It will be cloudy, but will clear up as it cools.

Next you melt your oils and bring them up to about 130 degrees.


Your coconut oil will start out white and solid, but will melt to look like any other cooking oil in a pan.  Like Crisco!.

Now everything needs to set aside and cool.  The lye water will have shot up in temperature once it mixed with the water, and your oils have been heated in a pan.  They need to cool to about 110 to 120 degrees.  These will take a few hours.  You want them about the same temperature before they are blended, at least no more than 20 degrees difference.

Once the temperatures are right, it is time to combine them using your stick blender.  Before you start this, have any fragrance and color you want to add ready to go.  Also have the mold you are pouring to ready to go.  Things will move quickly and start turning into soap right away, so you want to be ready.

Dump you lye water into your pot of oil, and blend using the lowest setting on your stick blender.  You are looking for something called “trace” which is when your soap has the consistency of a very thin pudding.  I like a very thin trace, so I stop as soon as it looks thicker than water and dragging my blender leaves any type of mark.


Once you are there, add any fragrance and color you like.  I wanted my bars to be pale pink just because I think it looks pretty grated.  I had a bottle of lavender fragrance that was almost empty, so I added two tablespoons of that as well to finish it off.  To be honest, if you are trying to have scented clothes, homemade laundry soap is not going to cut it, so don’t go crazy here.

Pour into your molds.  Remember, this is for cleaning.  Who cares if they are perfect?  Another reason this is a great starter soap.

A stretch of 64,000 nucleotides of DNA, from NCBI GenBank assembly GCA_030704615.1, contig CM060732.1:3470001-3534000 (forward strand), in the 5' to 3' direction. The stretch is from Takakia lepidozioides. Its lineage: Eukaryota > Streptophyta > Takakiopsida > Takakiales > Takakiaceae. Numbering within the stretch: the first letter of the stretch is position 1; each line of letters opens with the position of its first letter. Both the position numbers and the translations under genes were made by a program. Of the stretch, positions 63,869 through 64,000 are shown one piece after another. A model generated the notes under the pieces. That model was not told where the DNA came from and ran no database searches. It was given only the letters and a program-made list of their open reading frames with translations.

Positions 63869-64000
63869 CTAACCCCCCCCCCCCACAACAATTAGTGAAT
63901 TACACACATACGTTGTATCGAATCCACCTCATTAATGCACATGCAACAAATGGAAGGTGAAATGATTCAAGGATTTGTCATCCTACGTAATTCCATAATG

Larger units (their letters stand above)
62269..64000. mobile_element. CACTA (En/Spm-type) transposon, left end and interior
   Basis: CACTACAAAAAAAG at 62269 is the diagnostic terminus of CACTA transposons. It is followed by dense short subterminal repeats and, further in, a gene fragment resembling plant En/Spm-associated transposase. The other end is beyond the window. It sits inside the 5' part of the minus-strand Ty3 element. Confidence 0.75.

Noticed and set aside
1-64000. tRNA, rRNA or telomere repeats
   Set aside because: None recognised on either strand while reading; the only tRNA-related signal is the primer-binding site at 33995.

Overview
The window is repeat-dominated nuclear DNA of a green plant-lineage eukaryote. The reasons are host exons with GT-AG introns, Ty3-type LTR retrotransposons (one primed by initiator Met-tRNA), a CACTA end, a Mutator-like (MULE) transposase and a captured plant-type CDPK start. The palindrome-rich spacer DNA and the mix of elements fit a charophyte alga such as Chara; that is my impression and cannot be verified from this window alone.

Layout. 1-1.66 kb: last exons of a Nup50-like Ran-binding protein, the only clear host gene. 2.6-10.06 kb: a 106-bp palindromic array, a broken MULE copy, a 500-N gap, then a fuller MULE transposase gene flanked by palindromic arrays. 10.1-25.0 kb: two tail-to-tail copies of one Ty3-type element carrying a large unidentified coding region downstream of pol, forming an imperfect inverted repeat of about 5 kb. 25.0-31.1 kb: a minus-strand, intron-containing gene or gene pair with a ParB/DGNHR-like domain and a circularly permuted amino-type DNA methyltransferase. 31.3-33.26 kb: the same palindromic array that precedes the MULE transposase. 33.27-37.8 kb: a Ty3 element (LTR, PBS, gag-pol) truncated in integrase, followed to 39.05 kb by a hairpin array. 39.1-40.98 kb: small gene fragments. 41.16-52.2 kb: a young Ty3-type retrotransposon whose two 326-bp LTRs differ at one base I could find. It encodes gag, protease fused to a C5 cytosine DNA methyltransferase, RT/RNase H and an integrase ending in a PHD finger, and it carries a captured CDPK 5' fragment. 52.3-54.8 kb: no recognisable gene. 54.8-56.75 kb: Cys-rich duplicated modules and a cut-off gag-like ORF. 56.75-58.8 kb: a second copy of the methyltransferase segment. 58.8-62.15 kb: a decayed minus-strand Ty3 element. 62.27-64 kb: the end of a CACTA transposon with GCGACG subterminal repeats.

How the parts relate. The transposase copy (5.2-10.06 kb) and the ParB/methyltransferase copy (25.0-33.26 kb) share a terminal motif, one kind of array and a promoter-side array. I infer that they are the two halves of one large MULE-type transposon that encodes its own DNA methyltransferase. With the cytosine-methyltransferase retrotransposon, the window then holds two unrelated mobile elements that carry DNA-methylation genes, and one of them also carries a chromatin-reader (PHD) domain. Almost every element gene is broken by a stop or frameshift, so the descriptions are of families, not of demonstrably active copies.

They will be ready to pop out in 24 hours.  I put mine in the freezer while they were setting so I could keep the color nice and light (heat as the soap is hardening intensifies the color).


Then they need to cure.  You are not using this on your skin, and the bar is already very hard, so two weeks is plenty. It just needs to dry out a bit and finish the chemical reaction so there is not any “raw” lye that will make it too harsh.

To turn into laundry detergent:


Just grate two bars in your food processor, and add a box of borax and a box of washing soda.  Mix it up and keep it somewhere air tight. Not complicated.

As laundry detergent goes, it is fine, but I still soak towels and kids clothes in oxi-clean before washing to remove any tough stains.  (I did this when I was using ultra expensive Tide, too.) I also add Downy Unstoppables to our sheets and towels since my husband likes them scented.

To use in cleaning:

I keep a container of soap flakes in my bathrooms, and clean the shower using a wet rag and soap, then rinse off.  It leaves a really nice shine, no residue, and cleans very very well.  I also sprinkle them in the toilet bowl and scrub.  I really feel if you are willing to clean before things get bad there is no need to use such harsh cleaners.  (Part of the benefit of a cleaning schedule.)


You may want to label these bars so no one accidentally bathes with them.

Give it a try!  I will post the shower soap recipe next time I make it. It is the only kind of soap my family uses, and it makes a great gift, whereas soap to use for laundry would be a pretty terrible one.

Making Cold Process Soap